- Research article
- Open Access
Cecropin P1 inhibits porcine reproductive and respiratory syndrome virus by blocking attachment
© Guo et al.; licensee BioMed Central Ltd. 2014
- Received: 12 June 2014
- Accepted: 23 October 2014
- Published: 18 November 2014
Porcine reproductive and respiratory syndrome virus (PRRSV) is a continuous threat to the pig industry, causing high economic losses worldwide. Current vaccines have specific limitations in terms of their safety and efficacy, so the development of novel antiviral drugs is urgently required. The aim of this study was to evaluate the inhibitory effects and underlying molecular mechanisms of the antimicrobial peptide cecropin P1 (CP1) against PRRSV infection in vitro.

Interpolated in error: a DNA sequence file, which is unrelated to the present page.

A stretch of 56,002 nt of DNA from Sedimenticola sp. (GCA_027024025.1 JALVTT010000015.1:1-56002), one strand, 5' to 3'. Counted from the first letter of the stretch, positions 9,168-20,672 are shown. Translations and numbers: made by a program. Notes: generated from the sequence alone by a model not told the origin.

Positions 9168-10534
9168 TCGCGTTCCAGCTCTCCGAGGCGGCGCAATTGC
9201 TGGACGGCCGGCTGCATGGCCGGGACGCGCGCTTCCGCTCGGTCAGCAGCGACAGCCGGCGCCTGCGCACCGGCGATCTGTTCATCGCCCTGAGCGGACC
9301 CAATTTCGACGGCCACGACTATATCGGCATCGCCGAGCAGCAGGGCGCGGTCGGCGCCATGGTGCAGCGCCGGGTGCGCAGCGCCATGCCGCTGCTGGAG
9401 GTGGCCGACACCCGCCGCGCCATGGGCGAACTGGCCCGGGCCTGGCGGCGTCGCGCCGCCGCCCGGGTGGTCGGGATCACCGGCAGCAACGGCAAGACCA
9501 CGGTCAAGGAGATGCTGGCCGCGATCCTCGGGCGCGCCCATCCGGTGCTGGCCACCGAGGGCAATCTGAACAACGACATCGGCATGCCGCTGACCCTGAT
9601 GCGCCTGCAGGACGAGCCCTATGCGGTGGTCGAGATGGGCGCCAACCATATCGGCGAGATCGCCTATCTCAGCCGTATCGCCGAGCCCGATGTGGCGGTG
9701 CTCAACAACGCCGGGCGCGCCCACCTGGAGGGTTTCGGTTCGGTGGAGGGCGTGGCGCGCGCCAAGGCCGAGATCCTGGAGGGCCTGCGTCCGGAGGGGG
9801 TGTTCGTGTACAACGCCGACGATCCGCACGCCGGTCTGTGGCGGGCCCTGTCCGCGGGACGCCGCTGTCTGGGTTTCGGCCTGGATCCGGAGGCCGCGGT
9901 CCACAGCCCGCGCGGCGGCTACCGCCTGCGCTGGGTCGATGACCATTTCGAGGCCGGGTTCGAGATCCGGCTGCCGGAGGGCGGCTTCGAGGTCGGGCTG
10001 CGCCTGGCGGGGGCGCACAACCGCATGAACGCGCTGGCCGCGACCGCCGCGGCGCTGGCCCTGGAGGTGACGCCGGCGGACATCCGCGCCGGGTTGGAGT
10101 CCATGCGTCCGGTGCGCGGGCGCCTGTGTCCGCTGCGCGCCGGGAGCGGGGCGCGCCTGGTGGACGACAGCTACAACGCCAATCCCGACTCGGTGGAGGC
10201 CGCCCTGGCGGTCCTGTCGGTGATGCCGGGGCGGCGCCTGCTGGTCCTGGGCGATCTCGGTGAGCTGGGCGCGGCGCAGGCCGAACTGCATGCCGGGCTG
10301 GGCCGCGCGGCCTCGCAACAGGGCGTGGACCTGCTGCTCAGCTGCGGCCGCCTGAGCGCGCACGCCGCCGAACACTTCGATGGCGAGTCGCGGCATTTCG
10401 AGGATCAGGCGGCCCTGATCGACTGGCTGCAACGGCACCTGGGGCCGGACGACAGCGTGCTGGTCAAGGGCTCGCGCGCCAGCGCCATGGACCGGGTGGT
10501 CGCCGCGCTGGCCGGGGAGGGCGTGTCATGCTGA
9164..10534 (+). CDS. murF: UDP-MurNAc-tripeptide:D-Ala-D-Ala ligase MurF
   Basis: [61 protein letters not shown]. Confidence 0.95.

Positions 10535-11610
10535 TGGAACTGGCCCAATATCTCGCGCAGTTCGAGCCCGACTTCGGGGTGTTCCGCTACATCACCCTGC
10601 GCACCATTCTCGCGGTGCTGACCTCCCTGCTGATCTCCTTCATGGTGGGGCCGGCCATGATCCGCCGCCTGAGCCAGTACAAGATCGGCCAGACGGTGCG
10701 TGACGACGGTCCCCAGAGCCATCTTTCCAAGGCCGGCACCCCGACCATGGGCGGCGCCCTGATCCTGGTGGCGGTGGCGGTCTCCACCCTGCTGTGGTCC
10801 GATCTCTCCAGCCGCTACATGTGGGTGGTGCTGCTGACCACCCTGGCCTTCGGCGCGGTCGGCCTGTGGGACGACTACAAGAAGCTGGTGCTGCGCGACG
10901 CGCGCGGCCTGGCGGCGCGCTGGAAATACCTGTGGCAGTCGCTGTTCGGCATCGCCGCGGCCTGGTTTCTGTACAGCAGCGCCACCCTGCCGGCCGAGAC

CP1 not only displayed extracellular virucidal activity against PRRSV, but also exerted a potent inhibitory effect when added either before, simultaneously with, or after viral inoculation. The inhibitory effect of CP1 occurred during viral attachment, but not at viral entry into Marc-145 cells. CP1 also inhibited viral particle release and attenuated virus-induced apoptosis during the late phase of infection. CP1 exerted similar inhibitory effects against PRRSV infection in porcine alveolar macrophages, the cells targeted by the virus in vivo during its infection of pigs. The expression of interleukin 6 was elevated by CP1 in porcine alveolar macrophages, which might contribute to its inhibition of PRRSV infection.
Collectively, our findings provide a new direction for the development of potential therapeutic drugs against PRRSV infection.